Nick van Terhey:           07:16                it’s, it’s, I think the important part of that is that you imbibe an element of personality in those artificial agents, whether it’s just a speech element in the case of the echo and Amazon Alexa, um, and you give them a sense of you. And one of the things that happens in these interactions is, I know something about you, I’ve got some of the history and I apply that to our conversation. If you do that with technology, it starts to be more engaging. It’s, it’s more humanlike you can’t replace humans, but you can augment them.

Bill Russell:                   07:47                Well, let’s talk about providers. So you know, one of the things about providers is they could potentially get pigeonholed in terms of you’re going to be, our a place to go for episodic care and those kinds of things. But they have this opportunity to be the trusted partner in their communities. If they can figure out how to break down the walls, right? And, and engage the community, engage people in their homes and those kinds of things. Are there, are there different technologies you’re looking at that they’re a provider system is going to be able to make those transitions because we’re seeing the other players try to, I mean you’re seeing the, you know, the JPM, Amazon, Berkshire, you’re seeing, uh, you know, just cvs, Aetna, you’re seeing other players saying that’s where we’re going to go, are provider’s going to be able to get there.

Nick van Terhey:           08:31                So I think what’s old is new again in my mind. So when I was practicing medicine, we would do home visits. We were imbedded in the community. Why did we stop? Well, it was a cost issue. It was a challenge from a, um, a coordination standpoint. And you see some of the companies like care more who are inserting not just the physician, but all of the other, uh, groups into the community. I think it’s essential component. The way that technology helps is not by replacing but augmenting. So instead of you’ve got a limited set of resources. So we triage the same as I did an emergency medicine. You triage the patients coming through and deal with the ones that you have to deal with urgently. Same with this insertion into the community. Find the ones that are desperately in need. Focus on those. You reduce their costs, improve their health care, do all of the good things and then you can focus on the others. You’ve got more resources left as a result of that. So I think it’s the combination. People are terrified of this technology, but technology isn’t going to replace us. It allows us to do more and to process more information and deliver the best possible care all of the time.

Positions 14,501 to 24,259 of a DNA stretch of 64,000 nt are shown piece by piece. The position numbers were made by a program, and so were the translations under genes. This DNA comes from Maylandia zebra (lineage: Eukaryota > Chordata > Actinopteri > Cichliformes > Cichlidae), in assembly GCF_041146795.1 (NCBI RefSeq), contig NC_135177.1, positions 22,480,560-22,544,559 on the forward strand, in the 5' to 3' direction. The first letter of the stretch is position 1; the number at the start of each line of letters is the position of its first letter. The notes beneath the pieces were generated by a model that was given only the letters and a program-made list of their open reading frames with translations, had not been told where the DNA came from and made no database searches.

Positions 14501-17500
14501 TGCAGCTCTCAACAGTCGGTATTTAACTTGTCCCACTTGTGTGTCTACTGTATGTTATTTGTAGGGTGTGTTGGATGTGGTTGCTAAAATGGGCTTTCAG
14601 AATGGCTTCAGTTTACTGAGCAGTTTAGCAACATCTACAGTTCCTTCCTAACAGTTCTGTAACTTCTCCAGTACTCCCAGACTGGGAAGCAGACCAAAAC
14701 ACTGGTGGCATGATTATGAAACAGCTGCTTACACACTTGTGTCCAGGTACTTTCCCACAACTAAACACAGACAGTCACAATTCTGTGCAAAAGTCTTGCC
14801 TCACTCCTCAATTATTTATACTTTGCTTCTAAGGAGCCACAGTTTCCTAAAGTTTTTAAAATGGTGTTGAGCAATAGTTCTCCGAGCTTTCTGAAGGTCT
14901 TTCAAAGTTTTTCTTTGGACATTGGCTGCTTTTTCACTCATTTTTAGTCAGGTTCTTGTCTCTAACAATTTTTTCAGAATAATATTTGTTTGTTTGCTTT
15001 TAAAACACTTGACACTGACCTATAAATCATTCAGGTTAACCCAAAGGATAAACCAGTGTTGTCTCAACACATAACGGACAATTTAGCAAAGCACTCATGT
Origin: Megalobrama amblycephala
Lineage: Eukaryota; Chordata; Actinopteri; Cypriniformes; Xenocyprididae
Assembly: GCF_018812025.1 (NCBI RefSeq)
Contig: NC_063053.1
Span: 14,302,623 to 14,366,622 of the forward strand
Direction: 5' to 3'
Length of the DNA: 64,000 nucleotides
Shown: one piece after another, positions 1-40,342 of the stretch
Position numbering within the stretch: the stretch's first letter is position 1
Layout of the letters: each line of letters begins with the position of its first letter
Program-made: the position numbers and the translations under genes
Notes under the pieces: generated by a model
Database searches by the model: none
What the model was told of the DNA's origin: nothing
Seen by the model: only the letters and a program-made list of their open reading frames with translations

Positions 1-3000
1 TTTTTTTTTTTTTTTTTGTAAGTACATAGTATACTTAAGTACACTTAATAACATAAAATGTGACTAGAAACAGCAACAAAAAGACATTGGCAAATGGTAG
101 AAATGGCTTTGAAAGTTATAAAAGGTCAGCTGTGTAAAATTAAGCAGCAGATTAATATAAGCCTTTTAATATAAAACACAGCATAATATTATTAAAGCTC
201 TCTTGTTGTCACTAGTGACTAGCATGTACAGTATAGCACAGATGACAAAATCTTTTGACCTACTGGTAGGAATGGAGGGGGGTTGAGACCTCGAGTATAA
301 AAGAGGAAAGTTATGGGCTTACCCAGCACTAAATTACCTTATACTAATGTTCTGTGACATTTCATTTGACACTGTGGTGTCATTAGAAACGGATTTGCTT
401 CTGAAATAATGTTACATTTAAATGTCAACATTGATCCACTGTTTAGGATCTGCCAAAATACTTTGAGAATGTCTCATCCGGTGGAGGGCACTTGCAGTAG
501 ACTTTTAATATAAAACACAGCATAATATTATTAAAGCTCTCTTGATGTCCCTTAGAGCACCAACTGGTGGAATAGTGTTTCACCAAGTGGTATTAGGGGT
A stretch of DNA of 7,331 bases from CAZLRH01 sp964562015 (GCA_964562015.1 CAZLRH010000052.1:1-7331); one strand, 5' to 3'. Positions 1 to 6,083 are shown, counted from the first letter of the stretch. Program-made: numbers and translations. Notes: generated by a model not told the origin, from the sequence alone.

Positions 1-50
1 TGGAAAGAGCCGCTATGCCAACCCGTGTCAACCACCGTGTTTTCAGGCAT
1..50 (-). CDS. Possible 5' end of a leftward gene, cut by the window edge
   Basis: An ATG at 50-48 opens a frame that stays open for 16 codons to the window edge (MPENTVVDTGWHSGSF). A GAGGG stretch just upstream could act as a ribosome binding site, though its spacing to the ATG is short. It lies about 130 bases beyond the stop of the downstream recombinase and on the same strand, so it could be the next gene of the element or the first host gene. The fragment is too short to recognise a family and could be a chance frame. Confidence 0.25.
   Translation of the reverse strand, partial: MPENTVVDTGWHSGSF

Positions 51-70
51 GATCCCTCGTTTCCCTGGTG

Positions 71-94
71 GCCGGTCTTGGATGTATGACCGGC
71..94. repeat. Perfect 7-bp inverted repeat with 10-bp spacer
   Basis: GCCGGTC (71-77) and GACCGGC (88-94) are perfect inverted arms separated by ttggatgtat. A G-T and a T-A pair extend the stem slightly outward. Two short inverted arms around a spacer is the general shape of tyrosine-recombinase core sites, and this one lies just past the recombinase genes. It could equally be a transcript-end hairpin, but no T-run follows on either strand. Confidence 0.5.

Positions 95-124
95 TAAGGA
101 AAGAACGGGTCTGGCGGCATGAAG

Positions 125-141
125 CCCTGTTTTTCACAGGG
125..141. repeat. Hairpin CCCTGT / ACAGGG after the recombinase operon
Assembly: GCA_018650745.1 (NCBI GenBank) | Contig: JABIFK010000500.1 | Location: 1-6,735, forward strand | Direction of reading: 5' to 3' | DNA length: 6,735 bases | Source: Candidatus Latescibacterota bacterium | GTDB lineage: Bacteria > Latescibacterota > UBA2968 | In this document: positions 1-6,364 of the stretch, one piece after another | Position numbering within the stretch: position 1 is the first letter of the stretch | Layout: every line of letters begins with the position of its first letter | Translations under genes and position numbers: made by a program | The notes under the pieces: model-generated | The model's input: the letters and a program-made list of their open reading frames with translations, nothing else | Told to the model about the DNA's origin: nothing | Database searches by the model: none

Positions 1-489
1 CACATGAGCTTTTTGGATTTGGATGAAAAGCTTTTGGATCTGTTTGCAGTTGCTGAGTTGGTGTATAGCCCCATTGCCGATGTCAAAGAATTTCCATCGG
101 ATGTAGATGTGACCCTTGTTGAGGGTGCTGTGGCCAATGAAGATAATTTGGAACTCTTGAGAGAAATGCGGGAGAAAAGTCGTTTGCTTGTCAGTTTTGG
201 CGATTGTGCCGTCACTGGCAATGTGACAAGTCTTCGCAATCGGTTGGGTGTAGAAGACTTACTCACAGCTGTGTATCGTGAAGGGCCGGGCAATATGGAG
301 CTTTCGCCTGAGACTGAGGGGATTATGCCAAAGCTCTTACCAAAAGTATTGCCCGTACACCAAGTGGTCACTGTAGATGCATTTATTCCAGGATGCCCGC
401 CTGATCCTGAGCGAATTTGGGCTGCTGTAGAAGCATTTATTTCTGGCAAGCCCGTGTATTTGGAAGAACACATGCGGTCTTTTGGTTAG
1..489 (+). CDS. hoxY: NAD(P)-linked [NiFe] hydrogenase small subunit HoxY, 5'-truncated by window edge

Bill Russell:                   09:37                So last question, culture, right? So I worked for a fairly large health system, uh, for about eight years. The, the, the culture of healthcare sorta just keeps going in a direction. How do you, it’s not that there aren’t innovative people within healthcare. There’s a ton, there’s a ton of innovative people, but how do you gather those people and create a movement within maybe a very traditional trajectory of a health system?